It’s October so it must be Ilkley Literature Festival. Town is full of writers promoting their books and tv presenters promoting the books with their names on the jacket. There’s a real buzz about the place and I lap it up.

This year I must have been feeling particularly brave when the programme plopped onto my door mat as I signed myself up for a couple of masterclasses in Creative Writing. This is a first. For all that I bang on endlessly about my writing ambitions, I almost never share my work. However, there’s no gain without pain they say so I decided to stop being so lily-livered and actually put my money where my mouth was. I filled in the form and posted it. The deed was done.
The morning of the first session dawned and I was sick with nerves. I tried to engender sympathy from my family but no one took a blind bit of notice so I gathered my notebook and pen and set out womanfully into the world of reality and rejection. After all, tapping away at my keyboard in the privacy of my own home allows me to indulge in all manner of pretensions about my own ability. But put me in a room with lots of other ambitious and potentially highly talented writers and there is a real danger that my dreams will evaporate faster than cheap nail varnish remover.
The first tutor was lovely – award winning novelist, emeritus professor on the best writing course in the country and a nice person to boot. She set the class at ease with entertaining tasks. We wrote, we read out our work. The two hours flew by and I came away feeling slightly calmer and deeply inspired.
My second class was a whole different kettle of fish. The tutor, male this time, more confident and assertive than the last. He asked us to explain what we found hard in our writing and from the answers it was clear that this group was either more accomplished or had higher aspirations than the first. As I listened to them speak about tricky plotting devices and publishing difficulties I could feel the little bit of confidence that I had gained ebbing away. I kept my head down and my mouth shut. When I read out my work he praised a particular phrase but even that couldn’t dispel the feeling of despondency that washed over me. All these people, all sharing my dream and shouting about it. What on earth did I think I was doing?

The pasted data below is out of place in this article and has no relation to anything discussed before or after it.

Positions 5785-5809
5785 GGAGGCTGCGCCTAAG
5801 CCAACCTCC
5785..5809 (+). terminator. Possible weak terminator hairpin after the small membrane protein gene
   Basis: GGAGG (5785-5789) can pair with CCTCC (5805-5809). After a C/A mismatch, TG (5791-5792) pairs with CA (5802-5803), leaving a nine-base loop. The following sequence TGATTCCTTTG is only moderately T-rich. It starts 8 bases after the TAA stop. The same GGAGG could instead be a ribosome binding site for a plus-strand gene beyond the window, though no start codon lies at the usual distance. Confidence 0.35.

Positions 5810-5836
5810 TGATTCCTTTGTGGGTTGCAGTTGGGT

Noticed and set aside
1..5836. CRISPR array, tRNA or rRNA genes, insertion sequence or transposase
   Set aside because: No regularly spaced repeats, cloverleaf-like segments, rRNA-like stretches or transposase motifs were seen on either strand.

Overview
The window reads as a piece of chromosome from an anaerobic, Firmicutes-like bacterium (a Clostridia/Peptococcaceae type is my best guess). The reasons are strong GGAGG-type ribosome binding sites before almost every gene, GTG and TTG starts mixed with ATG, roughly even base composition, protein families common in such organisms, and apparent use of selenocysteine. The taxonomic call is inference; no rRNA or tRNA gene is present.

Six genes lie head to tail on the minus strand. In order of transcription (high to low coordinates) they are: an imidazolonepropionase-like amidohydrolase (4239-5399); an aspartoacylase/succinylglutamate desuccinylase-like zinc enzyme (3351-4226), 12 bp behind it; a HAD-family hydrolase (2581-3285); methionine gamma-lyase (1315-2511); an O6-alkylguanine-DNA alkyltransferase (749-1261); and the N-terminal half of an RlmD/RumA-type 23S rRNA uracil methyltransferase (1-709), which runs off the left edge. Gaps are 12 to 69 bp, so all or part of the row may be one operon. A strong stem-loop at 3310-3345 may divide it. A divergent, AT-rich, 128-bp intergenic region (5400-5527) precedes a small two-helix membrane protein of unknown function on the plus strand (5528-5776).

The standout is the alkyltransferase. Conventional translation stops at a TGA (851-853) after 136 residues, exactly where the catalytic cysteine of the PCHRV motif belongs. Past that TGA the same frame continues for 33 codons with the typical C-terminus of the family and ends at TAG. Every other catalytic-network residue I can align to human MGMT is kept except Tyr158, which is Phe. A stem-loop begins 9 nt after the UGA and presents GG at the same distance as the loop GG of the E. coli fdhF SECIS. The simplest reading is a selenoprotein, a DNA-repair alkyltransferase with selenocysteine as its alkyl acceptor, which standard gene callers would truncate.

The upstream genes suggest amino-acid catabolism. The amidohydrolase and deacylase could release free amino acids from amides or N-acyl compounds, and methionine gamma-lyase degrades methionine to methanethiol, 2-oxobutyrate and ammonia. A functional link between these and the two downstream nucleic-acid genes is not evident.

You see that’s the problem. How do you know if you’re any good or not? 
When you have children, you realise how useful it might be to have a doctor amongst your closest friends in case of disaster – someone who you can ring and fret at but who knows you well enough not to resent the call.  Now I’m thinking an agent as a mate would be fab! I could send them my drafts and get them to tell me the uncompromising truth before I wasted my time sending stuff anywhere else. Sadly, I haven’t picked my friends very carefully in this regard and whilst they are a jolly talented bunch, none of them can help me get published.
All is not entirely lost on the honest critic front however. This weekend I have a whole day cooped up in a lecture theatre with my tutor for the year, herself a published author. Perhaps she can help? I shall try to wow her with my sparkling prose and thus encourage her to suggest honestly whether I’m whistling in the wind.
In the meantime, I shall continue to entertain myself with the twists and turns of my latest story whilst wondering what it would be like to see my name on the table in The Grove Bookshop. Maybe next year?